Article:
Vision science expert Billy R. Hammond, PhD and cognitive aging specialist Lisa M. Renzi-Hammond, PhD from the University of Georgia (UGA) teamed up to thoroughly review the research to date and uncover several key insights.
Firstly, women are far more likely than men to experience certain health concerns (specially in the central nervous system organs including the brain and eyes) throughout their lives. Therefore, lifestyle interventions rooted in science that can help alter this trajectory should be celebrated (and prioritized).
“One such lifestyle ‘lever’ women–and all people–have the power to ‘pull’ daily involves the intentional consumption of key phytonutrients known as carotenoids,” explains mbg’s vice president of scientific affairs, Ashley Jordan Ferira, Ph.D., RDN. “As it turns out, there are over 600 of these phenomenal carotenoid plant bioactives, but get this: Only two are known to be preferentially deposited and concentrated in your macula, that centermost part of your retina that’s required for everything from color and central vision, to discerning fine details,” Ferira adds.
Which two? Lutein and zeaxanthin. That’s how they earned their fame and title as “macular carotenoids.” Hammond and Renzi-Hammond’s research revealed that these two macular carotenoids (found in colorful fruits and green leafy vegetables, as well as targeted supplements formulated to support eye health and healthspan) are potent antioxidants that represent a strategic nutrition tool to support a long and healthy life.*
Not only do your eyes crave these phytochemicals day in and day out, but so does your brain. That’s why consuming these pigmented carotenoids appears to be particularly important for visual health and cognitive function, the study authors explain. “This may be due to the highly selective presence of a fraction of carotenoids, namely lutein and zeaxanthin, in specific tissues of the eye and brain.”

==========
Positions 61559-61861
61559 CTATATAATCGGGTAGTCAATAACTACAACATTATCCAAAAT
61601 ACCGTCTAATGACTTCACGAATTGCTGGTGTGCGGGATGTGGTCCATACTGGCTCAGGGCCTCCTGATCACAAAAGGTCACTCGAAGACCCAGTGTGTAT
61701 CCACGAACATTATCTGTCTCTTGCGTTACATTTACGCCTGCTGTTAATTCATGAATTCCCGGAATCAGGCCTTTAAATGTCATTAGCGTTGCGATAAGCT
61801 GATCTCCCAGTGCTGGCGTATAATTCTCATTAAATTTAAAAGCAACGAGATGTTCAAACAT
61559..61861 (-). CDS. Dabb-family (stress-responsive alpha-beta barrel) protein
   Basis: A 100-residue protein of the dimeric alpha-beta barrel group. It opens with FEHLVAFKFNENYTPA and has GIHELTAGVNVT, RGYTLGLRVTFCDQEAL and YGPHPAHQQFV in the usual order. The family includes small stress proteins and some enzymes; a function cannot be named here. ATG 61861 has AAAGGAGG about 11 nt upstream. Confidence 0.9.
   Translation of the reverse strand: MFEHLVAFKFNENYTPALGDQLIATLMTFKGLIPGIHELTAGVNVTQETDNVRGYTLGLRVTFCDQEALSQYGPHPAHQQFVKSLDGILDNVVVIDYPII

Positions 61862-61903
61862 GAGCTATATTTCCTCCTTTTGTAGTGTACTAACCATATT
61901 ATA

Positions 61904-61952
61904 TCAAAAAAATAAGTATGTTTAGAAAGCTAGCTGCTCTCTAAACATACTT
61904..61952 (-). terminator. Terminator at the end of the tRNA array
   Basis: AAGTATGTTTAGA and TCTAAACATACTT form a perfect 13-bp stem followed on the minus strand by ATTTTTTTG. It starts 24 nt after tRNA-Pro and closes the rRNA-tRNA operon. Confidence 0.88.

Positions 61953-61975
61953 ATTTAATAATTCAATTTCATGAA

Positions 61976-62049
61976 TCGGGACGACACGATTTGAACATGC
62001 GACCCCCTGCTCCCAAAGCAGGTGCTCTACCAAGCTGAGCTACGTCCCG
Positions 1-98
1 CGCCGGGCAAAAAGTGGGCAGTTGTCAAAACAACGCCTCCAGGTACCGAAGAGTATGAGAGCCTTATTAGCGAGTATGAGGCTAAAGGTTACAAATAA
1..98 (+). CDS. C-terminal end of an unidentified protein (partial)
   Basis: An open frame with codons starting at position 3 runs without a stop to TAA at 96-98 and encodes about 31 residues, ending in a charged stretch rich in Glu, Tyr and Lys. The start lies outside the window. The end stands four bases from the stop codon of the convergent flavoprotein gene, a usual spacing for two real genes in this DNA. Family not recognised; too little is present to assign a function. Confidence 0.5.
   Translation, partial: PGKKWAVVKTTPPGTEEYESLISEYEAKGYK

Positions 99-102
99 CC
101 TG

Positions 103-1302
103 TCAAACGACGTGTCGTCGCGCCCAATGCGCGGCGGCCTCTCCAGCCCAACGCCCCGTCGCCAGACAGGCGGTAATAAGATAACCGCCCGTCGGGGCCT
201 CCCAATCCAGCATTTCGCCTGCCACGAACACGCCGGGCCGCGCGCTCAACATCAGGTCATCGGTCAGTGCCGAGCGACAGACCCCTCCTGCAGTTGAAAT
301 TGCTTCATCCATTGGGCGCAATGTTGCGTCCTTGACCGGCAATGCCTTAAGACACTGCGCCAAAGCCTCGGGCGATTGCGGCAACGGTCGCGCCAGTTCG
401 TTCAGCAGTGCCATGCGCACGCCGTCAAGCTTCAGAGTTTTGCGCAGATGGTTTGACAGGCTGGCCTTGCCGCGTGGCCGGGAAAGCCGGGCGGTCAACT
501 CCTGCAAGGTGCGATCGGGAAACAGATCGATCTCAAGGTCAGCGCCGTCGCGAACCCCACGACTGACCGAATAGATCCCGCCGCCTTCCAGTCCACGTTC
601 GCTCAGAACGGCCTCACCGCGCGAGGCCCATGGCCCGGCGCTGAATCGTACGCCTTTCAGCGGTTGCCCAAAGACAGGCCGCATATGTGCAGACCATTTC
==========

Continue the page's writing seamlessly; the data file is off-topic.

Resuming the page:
Therefore, if women tailor their lifestyle to include higher volumes of these carotenoids, this will support their health throughout the aging process, contributing to a higher functioning and rewarding life in relation to vision and cognitive function. “Lutein and zeaxanthin are concentrated in retina and brain and are known to improve the fidelity of the eye’s optics and the efficiency of critical neural pathways,” the UGA researchers explain.
More specifically, as their research review elegantly details: These powerhouse “blue-blocker” carotenoids lutein and zeaxanthin have been clinically shown to help reduce photostress and light sensitivity, while also improving memory, visual processing speed, problem solving, and executive function.*
“Photoprotective and neuroprotective? Yes, please,” concludes Ferira on these carotenoid wonders.